118<command>ls -sk</command> is only an approximation because of some
119"overhead". On the system used to develop this version of these
120procedures, that command shows 488 blocks but the actual number of
121blocks written is only 480 and a fraction, which means that 481 blocks
122are actually used.</para>
126<title>Rescue Disk Build Process</title>
128<para>The basic process will be:</para>
130<listitem><para>make a mount point for a file system</para></listitem>
131<listitem><para>make an empty file to hold the file system</para></listitem>
132<listitem><para>bind the empty file to a loopback device</para></listitem>
133<listitem><para>make a 4MB file system</para></listitem>
134<listitem><para>mount the file system</para></listitem>
135<listitem><para>add components to the file system</para></listitem>
136<listitem><para>make the compressed initrd</para></listitem>
137<listitem><para>join rescueimage and initrd onto a diskette</para></listitem>
140<para>The initial ramdisk will be automatically loaded at boot time if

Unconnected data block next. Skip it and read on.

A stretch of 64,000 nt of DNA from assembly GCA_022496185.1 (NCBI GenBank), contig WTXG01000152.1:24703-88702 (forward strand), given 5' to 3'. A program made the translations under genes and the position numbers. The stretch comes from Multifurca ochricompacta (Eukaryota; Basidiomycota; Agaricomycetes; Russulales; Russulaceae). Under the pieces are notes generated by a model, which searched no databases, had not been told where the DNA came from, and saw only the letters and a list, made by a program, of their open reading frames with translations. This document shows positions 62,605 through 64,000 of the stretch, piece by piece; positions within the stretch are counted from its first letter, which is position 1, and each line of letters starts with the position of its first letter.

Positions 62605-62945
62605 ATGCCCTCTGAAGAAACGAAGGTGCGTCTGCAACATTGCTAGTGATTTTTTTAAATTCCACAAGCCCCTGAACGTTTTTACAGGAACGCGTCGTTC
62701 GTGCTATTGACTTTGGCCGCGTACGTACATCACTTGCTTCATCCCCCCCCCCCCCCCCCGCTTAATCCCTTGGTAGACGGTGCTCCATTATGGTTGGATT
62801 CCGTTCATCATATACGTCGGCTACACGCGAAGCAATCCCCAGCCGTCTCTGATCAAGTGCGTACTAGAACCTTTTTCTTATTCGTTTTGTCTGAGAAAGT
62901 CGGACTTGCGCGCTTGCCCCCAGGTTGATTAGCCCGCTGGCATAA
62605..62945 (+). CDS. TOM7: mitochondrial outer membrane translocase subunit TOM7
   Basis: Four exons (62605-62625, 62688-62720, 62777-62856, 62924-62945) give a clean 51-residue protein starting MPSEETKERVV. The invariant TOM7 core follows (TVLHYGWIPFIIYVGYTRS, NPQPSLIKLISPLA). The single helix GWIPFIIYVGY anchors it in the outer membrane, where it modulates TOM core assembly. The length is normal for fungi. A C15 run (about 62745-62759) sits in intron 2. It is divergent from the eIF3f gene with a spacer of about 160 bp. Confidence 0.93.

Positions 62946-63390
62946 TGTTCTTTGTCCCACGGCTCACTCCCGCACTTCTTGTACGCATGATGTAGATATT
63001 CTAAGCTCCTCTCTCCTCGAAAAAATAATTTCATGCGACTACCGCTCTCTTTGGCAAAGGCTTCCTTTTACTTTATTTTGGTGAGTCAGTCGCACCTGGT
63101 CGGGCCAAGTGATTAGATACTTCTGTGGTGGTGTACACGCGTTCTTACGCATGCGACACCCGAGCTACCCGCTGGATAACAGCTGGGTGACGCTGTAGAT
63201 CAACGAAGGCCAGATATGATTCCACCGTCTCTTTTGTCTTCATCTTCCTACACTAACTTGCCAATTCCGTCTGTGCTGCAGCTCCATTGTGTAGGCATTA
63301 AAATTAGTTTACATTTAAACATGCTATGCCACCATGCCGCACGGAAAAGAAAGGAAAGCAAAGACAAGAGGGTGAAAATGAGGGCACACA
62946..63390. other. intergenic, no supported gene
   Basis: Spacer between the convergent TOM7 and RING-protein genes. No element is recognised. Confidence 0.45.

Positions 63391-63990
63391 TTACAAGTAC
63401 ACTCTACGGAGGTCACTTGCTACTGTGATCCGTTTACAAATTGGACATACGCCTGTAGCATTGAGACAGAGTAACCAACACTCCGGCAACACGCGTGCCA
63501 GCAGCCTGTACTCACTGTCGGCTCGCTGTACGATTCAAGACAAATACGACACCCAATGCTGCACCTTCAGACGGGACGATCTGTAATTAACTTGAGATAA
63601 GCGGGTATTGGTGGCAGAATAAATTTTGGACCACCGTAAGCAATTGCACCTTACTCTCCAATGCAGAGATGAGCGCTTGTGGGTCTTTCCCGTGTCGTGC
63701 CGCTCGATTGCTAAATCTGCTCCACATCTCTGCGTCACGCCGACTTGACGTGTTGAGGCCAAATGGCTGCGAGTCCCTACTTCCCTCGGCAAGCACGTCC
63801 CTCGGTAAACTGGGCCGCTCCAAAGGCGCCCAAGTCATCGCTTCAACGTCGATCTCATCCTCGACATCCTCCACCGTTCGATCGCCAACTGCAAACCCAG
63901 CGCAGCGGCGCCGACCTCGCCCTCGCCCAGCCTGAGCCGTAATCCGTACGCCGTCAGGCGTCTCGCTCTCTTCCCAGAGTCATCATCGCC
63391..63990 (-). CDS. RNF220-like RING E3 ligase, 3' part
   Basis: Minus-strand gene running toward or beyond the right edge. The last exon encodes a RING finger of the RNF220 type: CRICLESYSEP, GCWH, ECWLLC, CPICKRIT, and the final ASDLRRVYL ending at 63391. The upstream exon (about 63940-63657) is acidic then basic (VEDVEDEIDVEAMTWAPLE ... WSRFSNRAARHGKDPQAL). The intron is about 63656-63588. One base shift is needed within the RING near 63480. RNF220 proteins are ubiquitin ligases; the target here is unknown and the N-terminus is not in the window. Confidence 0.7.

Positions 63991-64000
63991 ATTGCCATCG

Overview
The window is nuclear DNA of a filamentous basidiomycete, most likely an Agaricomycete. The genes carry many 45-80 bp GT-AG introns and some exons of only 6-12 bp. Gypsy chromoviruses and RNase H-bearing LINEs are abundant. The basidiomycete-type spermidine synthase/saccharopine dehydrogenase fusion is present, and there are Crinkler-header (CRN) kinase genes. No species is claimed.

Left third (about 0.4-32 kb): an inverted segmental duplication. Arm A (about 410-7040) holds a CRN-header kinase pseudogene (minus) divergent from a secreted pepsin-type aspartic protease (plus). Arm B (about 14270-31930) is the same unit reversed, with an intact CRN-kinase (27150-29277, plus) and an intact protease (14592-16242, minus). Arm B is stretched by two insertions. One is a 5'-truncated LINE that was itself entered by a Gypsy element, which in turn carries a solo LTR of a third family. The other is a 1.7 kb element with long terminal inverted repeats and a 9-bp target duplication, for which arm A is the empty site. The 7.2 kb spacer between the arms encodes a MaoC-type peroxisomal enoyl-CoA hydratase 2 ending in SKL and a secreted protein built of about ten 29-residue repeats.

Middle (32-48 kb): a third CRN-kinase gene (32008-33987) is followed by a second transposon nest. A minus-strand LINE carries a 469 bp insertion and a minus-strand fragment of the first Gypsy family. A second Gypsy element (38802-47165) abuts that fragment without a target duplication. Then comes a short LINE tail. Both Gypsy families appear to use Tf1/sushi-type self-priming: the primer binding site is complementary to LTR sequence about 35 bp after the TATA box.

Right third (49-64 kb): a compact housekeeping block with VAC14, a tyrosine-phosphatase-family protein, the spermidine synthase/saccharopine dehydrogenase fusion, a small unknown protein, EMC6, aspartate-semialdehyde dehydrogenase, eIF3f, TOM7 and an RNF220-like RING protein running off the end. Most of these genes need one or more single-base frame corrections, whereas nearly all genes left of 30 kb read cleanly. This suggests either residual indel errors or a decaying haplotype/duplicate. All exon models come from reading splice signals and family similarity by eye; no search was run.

141setup is done correctly.</para>
143<para><emphasis>Make a mount point and an empty file to hold a file
146<screen><userinput><command>mkdir -p /mnt/loop1
147dd if=/dev/zero of=/tmp/rfloppy bs=1k count=4096</command></userinput></screen>
149<para><emphasis>Command explanations</emphasis></para>
151<para><command>dd</command>: This is a generalized input-to-output copy
152utility that also has many transformation capabilities.</para>
154<para><parameter>if=/dev/zero</parameter>: This parameter assigns
155<command>dd</command>'s input file to a device that returns an infinite
156stream of zeroes.</para>
158<para><parameter>of=/tmp/rfloppy</parameter>: This parameter directs
159<command>dd</command>'s output to <filename>/tmp/rfloppy</filename>.</para>
161<para><parameter>bs=1k count=4096</parameter>: These parameters tell
162<command>dd</command> to read and write in "chunks" of 1024 bytes and
163process 4096 "chunks".</para>
165<para><emphasis>Bind the file to a loopback device, make a file system and mount it.</emphasis></para>